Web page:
The other thing is, if you’re going to get customers in, then the site should look identical to Amazon. Well, not identical, but you shouldn’t log in and first see how many people you’ve sponsored this month. You should see the shopping cart because you’re a customer. So, there are things that the industry needs to do differently. You know, if you’ve got salespeople you need to treat them differently, you need to talk to them differently, you need to not put your talks to salespeople and sales leaders on YouTube, right. The pharmaceuticals don’t put their talks to their salespeople on YouTube. They end up there often times, but they don’t put them there.

So, companies are going to have to start saying, “look, we have customers and we have salespeople and sales leaders.” Customers have an experience that is like Amazon. Salespeople and sales leaders have a sales leader and sales experience when they go to the web, so that’s where I think the industry is sort of missing the boat right now and needs to catch up and wake up.

Kenny: Well, in talking about disruptive technologies that then kind of work for the industry, we live in an era where just in the last 6 months, you know, ‘fake news’ has become just such a buzzword and really what’s underneath the fake news is not whether it’s fake news or not fake news, it’s the distrust of what we hear, because with the internet you can saturate people with seeds of doubt, and more and more I think we’re going to see a return to the value of a personal recommendation, because people can manipulate ratings online. It used to be that, yeah you very much trusted the mass of people who rate a product or don’t rate a product. But I think people are more and more worried about the quality of the products they’re using especially when it comes to things their families are using, and so much of the MLM space is ‘health and wellness’ right? And that personal recommendation is going to go further and further I think, with people.

Mark: Which is why Google and Amazon try and get you rate the product. But of course, the company can create fake ratings. They buy their own product and they go put a fake rating in and people now know that that happens, but you cannot create a fake rating of somebody you have a personal relationship with. So, we have challenges but we have lots of things going for us.

When I started in this industry, that hardest thing going against us was the model itself. I had this product I was trying to sell you, back in those days you either bought from Sears and Roebucks catalogue, or you went to a brick and mortar store, and so ‘you’re trying to tell me that I just write an order to you and you’re going to deliver the product’. People just were so confused by the model, but now we’re asking them to go the internet and buy product. People go to the internet and buy product every single day. Worst thing I ever did was sign up for Amazon Prime. Because now there’s a package that shows up at my door every day.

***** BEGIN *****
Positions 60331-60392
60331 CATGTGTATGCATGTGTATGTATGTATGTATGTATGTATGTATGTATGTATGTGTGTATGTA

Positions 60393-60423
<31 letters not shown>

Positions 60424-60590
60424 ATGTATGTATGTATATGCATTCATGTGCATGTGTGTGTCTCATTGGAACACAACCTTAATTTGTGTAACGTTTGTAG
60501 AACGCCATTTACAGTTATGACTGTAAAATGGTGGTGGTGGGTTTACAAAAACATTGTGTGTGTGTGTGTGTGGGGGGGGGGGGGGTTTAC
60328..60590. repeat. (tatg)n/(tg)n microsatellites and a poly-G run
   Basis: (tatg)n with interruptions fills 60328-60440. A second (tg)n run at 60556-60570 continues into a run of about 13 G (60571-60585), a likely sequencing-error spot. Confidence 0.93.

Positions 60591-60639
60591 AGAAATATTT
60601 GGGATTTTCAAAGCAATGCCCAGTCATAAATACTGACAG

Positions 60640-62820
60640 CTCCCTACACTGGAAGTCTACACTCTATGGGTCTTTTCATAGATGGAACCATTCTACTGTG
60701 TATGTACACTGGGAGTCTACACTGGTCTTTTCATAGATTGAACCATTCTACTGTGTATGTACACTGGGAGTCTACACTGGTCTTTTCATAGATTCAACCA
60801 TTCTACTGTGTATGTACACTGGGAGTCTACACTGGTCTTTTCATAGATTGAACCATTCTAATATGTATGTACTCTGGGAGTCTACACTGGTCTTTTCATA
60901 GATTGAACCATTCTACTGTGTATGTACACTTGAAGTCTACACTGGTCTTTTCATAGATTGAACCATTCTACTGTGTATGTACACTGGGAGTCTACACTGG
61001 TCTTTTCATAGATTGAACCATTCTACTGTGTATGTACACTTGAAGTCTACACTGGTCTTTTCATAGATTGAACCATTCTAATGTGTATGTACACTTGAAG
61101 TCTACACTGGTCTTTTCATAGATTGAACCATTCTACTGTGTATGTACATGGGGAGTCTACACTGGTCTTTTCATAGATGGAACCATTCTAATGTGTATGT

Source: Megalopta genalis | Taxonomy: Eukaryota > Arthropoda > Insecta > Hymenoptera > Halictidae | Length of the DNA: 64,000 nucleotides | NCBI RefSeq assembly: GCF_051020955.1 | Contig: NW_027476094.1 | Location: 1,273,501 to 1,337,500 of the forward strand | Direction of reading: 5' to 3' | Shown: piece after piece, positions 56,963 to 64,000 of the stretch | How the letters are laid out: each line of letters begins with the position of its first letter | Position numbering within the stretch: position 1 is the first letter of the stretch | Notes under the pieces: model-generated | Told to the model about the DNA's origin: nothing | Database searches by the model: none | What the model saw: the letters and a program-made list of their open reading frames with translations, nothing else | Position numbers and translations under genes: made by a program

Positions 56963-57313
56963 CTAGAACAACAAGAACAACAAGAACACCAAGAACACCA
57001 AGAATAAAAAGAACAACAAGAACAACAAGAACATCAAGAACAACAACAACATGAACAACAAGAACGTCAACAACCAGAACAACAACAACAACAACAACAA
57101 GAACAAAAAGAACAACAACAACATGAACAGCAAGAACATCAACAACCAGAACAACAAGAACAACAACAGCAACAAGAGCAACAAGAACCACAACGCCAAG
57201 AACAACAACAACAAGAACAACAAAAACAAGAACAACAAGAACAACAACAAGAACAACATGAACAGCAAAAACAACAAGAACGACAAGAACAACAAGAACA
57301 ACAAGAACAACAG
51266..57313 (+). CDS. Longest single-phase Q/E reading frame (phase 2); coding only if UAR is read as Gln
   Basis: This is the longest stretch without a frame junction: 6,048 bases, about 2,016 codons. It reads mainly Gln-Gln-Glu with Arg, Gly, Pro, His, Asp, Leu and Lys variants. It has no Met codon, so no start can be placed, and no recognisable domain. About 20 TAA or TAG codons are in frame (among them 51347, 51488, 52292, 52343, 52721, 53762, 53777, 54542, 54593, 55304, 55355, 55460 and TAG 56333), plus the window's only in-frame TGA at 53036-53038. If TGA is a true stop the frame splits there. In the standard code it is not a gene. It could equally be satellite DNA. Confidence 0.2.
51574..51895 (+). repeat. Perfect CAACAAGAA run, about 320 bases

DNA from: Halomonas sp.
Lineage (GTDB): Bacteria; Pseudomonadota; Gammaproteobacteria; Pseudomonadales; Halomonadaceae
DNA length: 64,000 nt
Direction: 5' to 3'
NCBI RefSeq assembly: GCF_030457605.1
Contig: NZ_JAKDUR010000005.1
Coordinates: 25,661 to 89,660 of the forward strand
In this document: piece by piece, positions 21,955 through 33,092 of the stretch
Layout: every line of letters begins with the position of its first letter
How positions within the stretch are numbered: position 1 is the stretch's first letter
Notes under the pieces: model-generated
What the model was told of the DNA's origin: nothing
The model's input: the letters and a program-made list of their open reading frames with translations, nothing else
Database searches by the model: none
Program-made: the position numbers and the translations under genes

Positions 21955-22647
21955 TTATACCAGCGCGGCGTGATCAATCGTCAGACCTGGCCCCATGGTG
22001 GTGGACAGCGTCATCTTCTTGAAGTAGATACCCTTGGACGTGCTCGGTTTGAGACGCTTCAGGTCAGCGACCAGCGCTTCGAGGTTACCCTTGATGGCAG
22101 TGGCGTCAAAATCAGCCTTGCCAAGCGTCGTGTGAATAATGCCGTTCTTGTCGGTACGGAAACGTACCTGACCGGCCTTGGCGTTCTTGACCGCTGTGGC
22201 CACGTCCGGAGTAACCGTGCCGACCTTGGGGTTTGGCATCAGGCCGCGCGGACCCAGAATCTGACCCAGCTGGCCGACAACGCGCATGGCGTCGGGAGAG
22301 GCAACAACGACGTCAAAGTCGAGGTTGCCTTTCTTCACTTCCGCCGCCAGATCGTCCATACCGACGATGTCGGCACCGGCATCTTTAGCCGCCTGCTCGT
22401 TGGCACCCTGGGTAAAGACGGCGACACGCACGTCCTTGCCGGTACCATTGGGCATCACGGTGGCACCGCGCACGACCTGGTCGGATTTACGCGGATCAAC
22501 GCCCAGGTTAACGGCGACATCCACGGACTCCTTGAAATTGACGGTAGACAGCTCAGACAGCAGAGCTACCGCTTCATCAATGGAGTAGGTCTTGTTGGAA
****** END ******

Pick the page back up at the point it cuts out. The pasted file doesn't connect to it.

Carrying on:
Kenny: Yeah because it’s so easy, so yeah it’s longer this thing where we’re trying to overcome the skepticism of people, in a lot of ways now skepticism works in our favor because of the model. Right? Now it’s not skepticism about the delivery, it’s skepticism about the quality of the product, the fact that it’s very hard to go and talk to a sales person these days because so much is done online, and now you can actually, especially when you start talking party plans or distributors that do a good job of carrying a little bit of inventory they can help you use the products, see the difference in them, educate you on it. So, I think that that starts to work very much for us. I also think the training… I think we got a little bit behind in monitoring what was said and done through social media, but now with technology you can provide a much better training experience at a much lower cost to an initial distributor. They don’t have to fly in and do a training, they can do it online at their own pace. You can provide pre-canned messages, and that’s another opportunity that I think the industry has is to capitalize on that.